Playback functions• Full frame
• Thumbnail (4 or 9 segments)
• Zoom (magnified)
• Slideshow
• Histogram indication
• Shooting data
• Highlight point display
• Auto image rotation
• Stop-motion movies created with D60*
Orientation sensorYes (Rotates user interface when using the camera in portrait orientation)*
Storage• Secure Digital / Secure Digital HC
• FAT / FAT32
• Supports firmware update via SD card
Video outputNTSC or PAL selectable
Connectivity• USB 2.0 (Hi-Speed)
• Mass storage / PTP selectable
• Video out
• DC-IN (optional AC adapter and adapter connector)
LanguagesChinese (Simplified and Traditional), Dutch, English, Finnish, French, German, Italian, Japanese, Korean, Polish, Portuguese, Russian, Spanish, Swedish
PowerLithium-Ion battery pack EN-EL9 (7.4 V, 1000 mAh)
Working environment• 0 to 40°C (32 to 104°F)
• Less than 85% humidity
Dimensions126 x 94 x 64 mm (5.0 x 3.7 x 2.5 in)
Weight (no batt)471 g (1.0 lb)
Weight (inc. batt)522 g (1.2 lb)
Supplied accessoriesRechargeable Li-ion Battery EN-EL9, Quick Charger MH-23, USB Cable UC-E4, ViewNX, Rubber Eyecup DK-16, Camera Strap, Body Cap BF-1A, Eyepiece Cap DK-5, Accessory Shoe Cap BS-1
Optional accessoriesWireless Remote Control ML-L3, Capture NX, Camera Control Pro, AC Adapter Connector EP-5, AC Adapter EH-5, Video Cable EG-D100, Semi Soft-Case CF-DC1, Speedlight SB-800/600/T041/R1C1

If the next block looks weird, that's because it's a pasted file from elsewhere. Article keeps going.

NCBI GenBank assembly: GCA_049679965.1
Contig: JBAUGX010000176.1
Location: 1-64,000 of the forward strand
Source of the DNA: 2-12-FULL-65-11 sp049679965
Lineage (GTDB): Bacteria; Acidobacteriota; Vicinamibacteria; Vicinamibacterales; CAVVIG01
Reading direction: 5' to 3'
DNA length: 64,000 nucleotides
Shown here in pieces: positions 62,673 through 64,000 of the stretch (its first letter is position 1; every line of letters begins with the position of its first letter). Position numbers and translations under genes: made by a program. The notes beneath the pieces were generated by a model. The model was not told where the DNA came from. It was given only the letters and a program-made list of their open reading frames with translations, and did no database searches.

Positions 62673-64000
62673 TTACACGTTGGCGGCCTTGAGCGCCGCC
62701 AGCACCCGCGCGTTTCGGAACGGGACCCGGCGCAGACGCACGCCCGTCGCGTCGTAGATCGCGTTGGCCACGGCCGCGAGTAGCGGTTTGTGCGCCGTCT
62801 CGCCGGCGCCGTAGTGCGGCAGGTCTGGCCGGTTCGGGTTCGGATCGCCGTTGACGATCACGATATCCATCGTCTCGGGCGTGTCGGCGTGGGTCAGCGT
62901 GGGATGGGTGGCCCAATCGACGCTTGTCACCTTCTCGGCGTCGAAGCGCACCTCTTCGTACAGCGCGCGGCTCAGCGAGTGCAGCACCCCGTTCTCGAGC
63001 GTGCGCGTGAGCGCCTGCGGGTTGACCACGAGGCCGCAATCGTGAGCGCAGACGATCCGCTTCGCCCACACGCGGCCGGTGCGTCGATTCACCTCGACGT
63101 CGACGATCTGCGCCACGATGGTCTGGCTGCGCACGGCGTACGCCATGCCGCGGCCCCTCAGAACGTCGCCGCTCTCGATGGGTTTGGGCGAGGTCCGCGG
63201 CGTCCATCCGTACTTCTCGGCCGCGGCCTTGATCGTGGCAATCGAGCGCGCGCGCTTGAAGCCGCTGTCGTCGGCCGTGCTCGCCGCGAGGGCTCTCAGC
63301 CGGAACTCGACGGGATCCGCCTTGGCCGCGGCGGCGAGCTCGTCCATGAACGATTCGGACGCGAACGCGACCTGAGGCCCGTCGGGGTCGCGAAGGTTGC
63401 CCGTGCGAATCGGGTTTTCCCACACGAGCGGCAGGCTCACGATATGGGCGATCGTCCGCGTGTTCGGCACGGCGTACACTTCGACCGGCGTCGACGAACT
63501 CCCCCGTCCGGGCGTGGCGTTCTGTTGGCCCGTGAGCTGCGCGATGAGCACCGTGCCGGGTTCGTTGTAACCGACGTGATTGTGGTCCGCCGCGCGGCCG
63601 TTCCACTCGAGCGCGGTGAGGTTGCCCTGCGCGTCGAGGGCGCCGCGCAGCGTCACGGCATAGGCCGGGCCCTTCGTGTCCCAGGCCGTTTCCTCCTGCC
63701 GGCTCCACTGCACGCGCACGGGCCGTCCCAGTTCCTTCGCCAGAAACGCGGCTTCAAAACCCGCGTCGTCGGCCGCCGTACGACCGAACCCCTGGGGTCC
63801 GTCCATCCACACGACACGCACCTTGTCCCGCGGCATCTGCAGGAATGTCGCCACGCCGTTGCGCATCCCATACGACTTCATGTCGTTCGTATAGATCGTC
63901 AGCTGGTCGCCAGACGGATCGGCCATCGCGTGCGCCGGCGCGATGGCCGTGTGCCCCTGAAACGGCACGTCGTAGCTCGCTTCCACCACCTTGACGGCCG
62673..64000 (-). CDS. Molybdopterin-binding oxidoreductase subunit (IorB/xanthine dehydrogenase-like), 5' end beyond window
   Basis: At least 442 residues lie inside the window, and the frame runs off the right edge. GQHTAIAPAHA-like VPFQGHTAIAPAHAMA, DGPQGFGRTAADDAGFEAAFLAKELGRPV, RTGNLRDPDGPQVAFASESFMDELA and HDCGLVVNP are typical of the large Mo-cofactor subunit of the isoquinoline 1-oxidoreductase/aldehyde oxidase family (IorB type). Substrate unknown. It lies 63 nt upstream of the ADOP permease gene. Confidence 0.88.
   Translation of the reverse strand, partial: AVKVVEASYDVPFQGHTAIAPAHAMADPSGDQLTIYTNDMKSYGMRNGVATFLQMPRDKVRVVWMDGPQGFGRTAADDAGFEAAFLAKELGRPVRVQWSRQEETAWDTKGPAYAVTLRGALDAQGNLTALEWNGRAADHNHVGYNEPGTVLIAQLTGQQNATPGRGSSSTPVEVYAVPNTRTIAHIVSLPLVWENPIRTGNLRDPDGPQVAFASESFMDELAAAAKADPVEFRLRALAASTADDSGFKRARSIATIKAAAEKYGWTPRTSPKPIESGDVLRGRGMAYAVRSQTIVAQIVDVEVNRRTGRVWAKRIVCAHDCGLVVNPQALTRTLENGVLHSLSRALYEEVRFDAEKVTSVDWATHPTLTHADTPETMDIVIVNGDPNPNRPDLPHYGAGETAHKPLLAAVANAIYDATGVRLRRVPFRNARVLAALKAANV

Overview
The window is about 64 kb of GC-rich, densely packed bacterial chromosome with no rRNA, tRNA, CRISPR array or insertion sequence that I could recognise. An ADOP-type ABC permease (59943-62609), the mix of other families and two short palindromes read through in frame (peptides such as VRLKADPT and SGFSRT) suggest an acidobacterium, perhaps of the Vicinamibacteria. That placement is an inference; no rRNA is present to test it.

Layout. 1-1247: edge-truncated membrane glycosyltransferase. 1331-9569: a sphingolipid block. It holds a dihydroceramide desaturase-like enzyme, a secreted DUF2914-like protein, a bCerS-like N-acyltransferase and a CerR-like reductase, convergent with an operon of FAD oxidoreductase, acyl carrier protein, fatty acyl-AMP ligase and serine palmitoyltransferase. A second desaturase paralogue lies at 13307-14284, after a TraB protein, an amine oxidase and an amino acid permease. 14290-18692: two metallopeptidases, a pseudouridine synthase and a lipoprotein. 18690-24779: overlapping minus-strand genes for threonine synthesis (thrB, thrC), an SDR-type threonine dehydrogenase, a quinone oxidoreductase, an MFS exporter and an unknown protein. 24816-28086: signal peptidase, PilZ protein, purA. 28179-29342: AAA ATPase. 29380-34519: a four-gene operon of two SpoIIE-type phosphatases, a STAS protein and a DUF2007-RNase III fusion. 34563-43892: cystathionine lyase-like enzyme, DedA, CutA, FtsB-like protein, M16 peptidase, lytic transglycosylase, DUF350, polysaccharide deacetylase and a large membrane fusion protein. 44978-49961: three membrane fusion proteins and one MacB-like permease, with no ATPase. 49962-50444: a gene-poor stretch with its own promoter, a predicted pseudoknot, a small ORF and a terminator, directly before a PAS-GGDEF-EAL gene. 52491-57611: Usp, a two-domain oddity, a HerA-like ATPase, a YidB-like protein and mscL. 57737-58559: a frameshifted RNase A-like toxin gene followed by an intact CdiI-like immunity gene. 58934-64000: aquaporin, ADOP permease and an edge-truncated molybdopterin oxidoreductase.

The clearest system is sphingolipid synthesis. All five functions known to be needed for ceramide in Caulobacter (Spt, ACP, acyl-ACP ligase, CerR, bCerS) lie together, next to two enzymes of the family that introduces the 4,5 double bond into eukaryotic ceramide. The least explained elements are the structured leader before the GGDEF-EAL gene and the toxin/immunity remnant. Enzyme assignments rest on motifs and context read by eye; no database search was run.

Conclusion

The step up from the D40 to the D40X was significantly more significant than the step up from the D40X to the D60 (even though Nikon’s naming convention might seem to imply the opposite). This is because the D60 takes the successful formula established in the D40 / D40X and, if we’re being honest, doesn’t do much with it.

There are some excellent new features, and including the new “VR” (stabilized) kit lens is a wise choice that makes the entire package more enticing. Still, it’s fair to say that the D60 is more of a subtle improvement than a complete overhaul of Nikon’s best-selling entry-level model.

It’s not that this is a bad thing; the D40’s success (and continued success) can be attributed to the fact that it ticks all the right boxes for its target market: it’s compact, well-made, straightforward to use, produces excellent results, and—most importantly—it’s most reasonably priced Nikon digital SLR ever made.

The D60, like the D40X it replaces, offers a significant performance boost (both in terms of resolution and shooting speed), and the user interface improvements, D-addition, Lighting’s excellent dynamic range, the new kit lens, and the dust reduction system make an already perfect camera even better.

The D60 can now perform a few new tricks thanks to the further Expeed processing, which also lessens the visibility of chroma noise at higher ISO settings. However, the output difference is slight; it’s still vibrant, bright, and “consumer friendly” (though purists may find it a little over-saturated by default).